KNOXVILLE, Tenn. — An attorney representing former Tennessee head football coach Jeremy Pruitt, who was fired alongside several other coaching staff in January after an investigation began into reported NCAA recruiting violations, is demanding a financial settlement by University of Tennessee officials by October 29.
Pruitt's attorney Michael Lyons sent a letter dated October 7 to UT's Office of the General Counsel requesting an informal settlement, else Pruitt would file a public lawsuit revealing details of the NCAA violations that he said would "invariably embarrass UT" and be a "no-win situation."
"We have learned that UT upper administration was involved in or encouraged impermissible recruiting tactics. We have also learned that several prominent UT boosters have been and are involved in efforts to impermissibly recruit student athletes across multiple sports spanning multiple coaching regimes -- some of which are still in place," the letter read.
Local defense lawyer, Don Bosch said this isn't an unprecedented method in law practice.
"It's not unusual in preliminary or even mid-level settlement negotiations for letters to come like this and ultimately present some ultimatums," Bosch said," It is sort of a nuclear bomb and litigation, but it's not unusual for lawyers to take sometimes a scorched earth approach."
However, even to an experienced professional, he said the letter was "different."
"It was a very strong letter. It was a very accusatory letter, it named other people and could even present problems for Coach Pruitt's counsel," Bosch said.
On October 18, UT replied to Lyons with a letter declining to participate in "any formal or informal" settlement negotiations with Pruitt, saying it would mount a "vigorous defense" should Pruitt sue.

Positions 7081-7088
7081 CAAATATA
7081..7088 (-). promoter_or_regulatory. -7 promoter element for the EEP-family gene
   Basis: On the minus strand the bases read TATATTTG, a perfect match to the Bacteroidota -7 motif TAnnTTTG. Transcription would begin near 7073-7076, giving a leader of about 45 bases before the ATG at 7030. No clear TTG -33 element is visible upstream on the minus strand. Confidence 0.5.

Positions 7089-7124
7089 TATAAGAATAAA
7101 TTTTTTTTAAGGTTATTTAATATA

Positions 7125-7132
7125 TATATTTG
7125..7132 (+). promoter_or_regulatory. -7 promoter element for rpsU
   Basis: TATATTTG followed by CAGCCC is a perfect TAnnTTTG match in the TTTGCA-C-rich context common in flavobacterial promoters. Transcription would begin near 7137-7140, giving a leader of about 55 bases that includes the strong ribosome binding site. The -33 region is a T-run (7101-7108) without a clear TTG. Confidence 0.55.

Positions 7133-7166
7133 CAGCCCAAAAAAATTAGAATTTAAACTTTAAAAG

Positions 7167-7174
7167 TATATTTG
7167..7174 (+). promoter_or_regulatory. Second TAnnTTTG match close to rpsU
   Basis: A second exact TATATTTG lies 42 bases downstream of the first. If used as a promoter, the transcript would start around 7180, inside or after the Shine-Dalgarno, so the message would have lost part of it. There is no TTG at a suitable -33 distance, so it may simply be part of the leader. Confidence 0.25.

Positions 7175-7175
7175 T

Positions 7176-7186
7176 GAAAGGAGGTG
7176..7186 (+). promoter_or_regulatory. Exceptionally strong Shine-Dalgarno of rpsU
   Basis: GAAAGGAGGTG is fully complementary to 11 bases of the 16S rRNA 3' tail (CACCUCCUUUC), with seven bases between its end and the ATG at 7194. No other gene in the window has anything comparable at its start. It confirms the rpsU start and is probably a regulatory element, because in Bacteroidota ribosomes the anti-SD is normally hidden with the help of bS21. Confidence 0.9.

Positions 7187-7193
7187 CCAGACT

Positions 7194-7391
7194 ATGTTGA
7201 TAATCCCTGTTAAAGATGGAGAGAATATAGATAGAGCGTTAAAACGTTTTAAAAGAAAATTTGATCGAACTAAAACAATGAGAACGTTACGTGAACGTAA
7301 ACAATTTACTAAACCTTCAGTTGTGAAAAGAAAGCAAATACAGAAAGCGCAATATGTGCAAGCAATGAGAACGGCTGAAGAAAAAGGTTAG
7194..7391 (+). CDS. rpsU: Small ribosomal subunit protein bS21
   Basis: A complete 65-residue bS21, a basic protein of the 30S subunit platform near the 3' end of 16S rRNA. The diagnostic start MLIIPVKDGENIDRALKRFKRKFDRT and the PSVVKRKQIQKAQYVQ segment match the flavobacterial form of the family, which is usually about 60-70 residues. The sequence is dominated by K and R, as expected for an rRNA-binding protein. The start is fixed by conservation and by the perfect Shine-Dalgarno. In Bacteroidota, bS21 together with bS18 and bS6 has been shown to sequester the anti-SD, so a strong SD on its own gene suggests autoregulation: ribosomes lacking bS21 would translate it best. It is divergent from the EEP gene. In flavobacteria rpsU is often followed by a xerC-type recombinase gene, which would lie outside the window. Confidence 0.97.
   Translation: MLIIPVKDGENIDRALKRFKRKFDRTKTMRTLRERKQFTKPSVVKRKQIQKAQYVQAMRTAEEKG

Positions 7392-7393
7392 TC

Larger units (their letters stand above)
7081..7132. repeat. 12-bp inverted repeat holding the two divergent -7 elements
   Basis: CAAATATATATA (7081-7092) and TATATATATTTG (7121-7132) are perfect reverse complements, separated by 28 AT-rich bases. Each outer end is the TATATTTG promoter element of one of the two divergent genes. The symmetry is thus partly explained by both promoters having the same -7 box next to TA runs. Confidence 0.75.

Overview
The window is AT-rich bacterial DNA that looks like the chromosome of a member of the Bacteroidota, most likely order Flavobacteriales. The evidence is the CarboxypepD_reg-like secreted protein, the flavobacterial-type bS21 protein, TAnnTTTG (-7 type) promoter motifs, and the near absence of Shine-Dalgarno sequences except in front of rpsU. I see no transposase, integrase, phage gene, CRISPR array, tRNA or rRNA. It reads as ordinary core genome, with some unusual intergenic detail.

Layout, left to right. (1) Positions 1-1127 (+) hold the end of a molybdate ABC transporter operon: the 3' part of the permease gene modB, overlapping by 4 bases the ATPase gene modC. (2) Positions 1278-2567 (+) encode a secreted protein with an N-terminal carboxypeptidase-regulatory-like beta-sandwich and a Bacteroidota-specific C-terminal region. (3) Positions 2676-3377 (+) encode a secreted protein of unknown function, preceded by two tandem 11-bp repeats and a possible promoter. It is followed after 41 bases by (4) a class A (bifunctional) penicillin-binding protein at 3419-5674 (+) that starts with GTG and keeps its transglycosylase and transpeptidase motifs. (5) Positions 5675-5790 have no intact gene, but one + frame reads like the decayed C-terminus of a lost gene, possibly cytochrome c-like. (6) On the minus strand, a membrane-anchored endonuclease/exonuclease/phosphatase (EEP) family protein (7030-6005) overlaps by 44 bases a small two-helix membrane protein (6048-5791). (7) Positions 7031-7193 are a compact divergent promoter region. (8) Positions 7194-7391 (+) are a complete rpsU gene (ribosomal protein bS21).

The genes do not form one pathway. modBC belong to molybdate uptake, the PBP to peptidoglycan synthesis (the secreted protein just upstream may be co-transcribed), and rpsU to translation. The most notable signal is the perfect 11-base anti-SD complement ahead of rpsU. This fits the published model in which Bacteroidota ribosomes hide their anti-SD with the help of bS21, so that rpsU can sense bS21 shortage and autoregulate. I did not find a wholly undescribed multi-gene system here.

"Interestingly, your letter contains no denials of your client’s actions. Instead, you raise vague and unsupported allegations of other violations by the University and threaten to embarrass the University publicly by revealing these alleged violations," UT General Counsel C. Ryan Stinnett replied.
Bosch was surprised by UT's response.
"Historically, UT has tried to settle these matters and settle them quietly and effectively. This seems to be one of the first times in my recollection, where UT is pushing back very hard," Bosch said.
Stinnett said the university denied any allegations and would not be intimidated into a settlement with Pruitt based on "unsupported assertations."
"The University has already taken necessary steps to preserve all evidence pertaining to your client’s termination and the underlying investigation. The University will supplement its evidence preservation to specifically address the items you listed; however, your attempts to drag innocent donors and other coaches into this matter is tactless, highly offensive, and only serves to exacerbate this dispute," Stinnett said.
On January 18, UT said Pruitt was fired from his position as head coach for failing to promptly report recruiting violations committed by nine employees under his leadership. Because the university fired him with cause, Pruitt did not receive the more-than-$12-million buyout built into his contract.
UT in July said it had spent at least $665,000 in legal and consulting fees to conduct an internal investigation into the football program's recruiting violations.
Lyons requested that Tennessee preserve all documents, as well as communications provided by UT donors to student-athletes regarding impermissible benefits. He also added requests for the preservation of documents related to Tennessee men's basketball head coach Rick Barnes, former AD Phillip Fulmer, and other former head football coaches that came before Pruitt.
"I'm really disappointed that Jeremy would throw people's names around that he knows did nothing but support him the entire time he was here and make these unsubstantiated claims," Barnes told ESPN on Tuesday. "I would invite the NCAA to come in any day of the week and investigate our program. I have too much respect for our players, our school and our administration for somebody to ever think we were not doing things right here and make such ridiculous statements."
Pruitt finished his Tennessee tenure with a 16-19 record. Before his final season in 2020, he received an extension through 2025 that would have payed him $4.2 million annually.